I decided I wanted to do one savory entree (Florentine) and one sweet entree (this one). Randy wanted to do a raspberry/cabernet reduction. Who am I to deny him?
Since we had cherries too, right off the bat I said I would do a black cherry/balsamic reduction to double up on the sauces. It was simple. Bag of frozen cherries, 2-3 cups of balsamic vinegar, 4T light brown sugar, 2T sugar. Put it in a saucepan and cook it. A little bubbling is good, stirring frequently is critical.
Dave and Trish and I had been talking about pop earlier in the day. Mark frequently has Big K Grape soda at the house because he likes it, Bubby LOVES it, and it's a tasty treat in general.
Greco kept announcing "First use of..." and Dave would dutifully report it to the crowd. So Dave came into the kitchen and reported Greco's most recent feat, and then asked me when I was going to have a first. I reached into the cupboard (fairly mock-angry), pulled out the Big K Grape pop can, poured some into the reduction, and harrumphed "There. First use of Big K Grape soda."
It worked well because it was a grape and cherry combo and a little corn syrup never hurts in a sweet sauce.And now, back to our show...
The steak was simply grilled again.
I saw Greco had used baby bok choy, and I felt I needed to as well. So I halved them and charred them on the grill for garnish and veg.
The potatoes, dear readers, were, in the parlance of our times, da bomb. Potato puree, simple, creamy, tasty, elegant on which to present the steaks.
Randy had peeled and boiled these earlier on so they were ready for my simple treatment of heavy cream, a stick of butter, and the blade of justice in the food processor. It was 1 pound of yellow new and 1 pound of red-skinned new.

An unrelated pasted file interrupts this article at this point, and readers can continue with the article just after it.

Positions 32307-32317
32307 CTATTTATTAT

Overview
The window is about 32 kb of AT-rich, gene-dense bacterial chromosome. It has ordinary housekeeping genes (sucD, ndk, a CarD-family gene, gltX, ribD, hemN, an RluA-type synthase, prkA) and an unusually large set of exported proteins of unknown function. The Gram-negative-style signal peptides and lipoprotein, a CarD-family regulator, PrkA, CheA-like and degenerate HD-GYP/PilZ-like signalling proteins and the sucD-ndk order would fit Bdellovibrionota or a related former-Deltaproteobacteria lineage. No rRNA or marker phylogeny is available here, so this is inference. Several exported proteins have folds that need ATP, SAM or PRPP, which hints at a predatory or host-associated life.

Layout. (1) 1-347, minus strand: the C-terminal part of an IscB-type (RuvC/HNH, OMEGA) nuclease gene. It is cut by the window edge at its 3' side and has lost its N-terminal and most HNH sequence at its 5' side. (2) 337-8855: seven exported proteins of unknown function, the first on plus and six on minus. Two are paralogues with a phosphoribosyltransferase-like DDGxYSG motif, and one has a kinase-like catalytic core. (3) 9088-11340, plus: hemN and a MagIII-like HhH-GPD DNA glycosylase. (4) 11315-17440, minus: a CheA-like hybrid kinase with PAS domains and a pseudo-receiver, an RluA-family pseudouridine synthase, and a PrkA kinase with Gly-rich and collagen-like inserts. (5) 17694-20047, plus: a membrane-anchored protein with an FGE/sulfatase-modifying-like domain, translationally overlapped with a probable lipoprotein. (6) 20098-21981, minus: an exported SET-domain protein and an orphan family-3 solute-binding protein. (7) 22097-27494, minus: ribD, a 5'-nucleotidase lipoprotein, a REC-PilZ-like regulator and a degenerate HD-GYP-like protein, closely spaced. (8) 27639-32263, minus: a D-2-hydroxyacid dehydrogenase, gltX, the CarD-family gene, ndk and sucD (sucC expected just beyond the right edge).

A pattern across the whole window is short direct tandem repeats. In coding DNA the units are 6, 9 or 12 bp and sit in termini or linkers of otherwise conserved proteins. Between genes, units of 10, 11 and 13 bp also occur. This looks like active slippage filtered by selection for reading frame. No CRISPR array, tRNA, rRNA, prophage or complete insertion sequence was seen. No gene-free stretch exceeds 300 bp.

(Yes, I should have used Yukon Gold. Yes we had them. Damn me.)
So I grabbed the pan of potatoes, the cream, the butter, and the cleaned out processor and got set.
I grabbed Randy for a taste. It was awesome, but it was still missing "something." I looked at him, looked at the processor, and jumped.
"Salt and Chicken Broth," says Mori-Dano.
"Jackpot (or some similar phrase of agreement like "That's it"), replies the trusty sous chef.
It was D-E-L-I-C-I-O-U-S.
I usually believe in mashing, not pureeing. I believe in skin on, not skin off. And Lord knows I believe in garlic. But this wasn't cooking for my belly, it was cooking for someone else's mouth and belly, and chunky, garlicky potatoes would NOT be a good idea here.
Worst part of the night was when I took this out to the judges and started explaining what it was. Trish doesn't do nuts. Not an allergy, just a digestive preference. Fortunately, Trish got to try the reductions, and she'd already had a good deal of grubbin', so she wasn't going to waste away (though she IS a trim little cutie these days). The other judges decided Dave would taste that part of the dish and score it.
In the end, this was the dish on which the judges awarded me a perfect score. People were going into the kitchen to stick their fingers in the potato dish.
And who was I to stop them.
Making it at Home
2 lbs peeled, boiled Yukon Gold or New potatoes
1 cup whole walnuts
1 cup chicken broth
1 cup heavy cream
8 T unsalted butter (yes, that's a stick, this is NOT a Cooking Light recipe)
salt to taste.
Put that stuff in a processor and pulse it.
I think the sweet works better with a puree, so I'll probably keep this smooth when I make it again.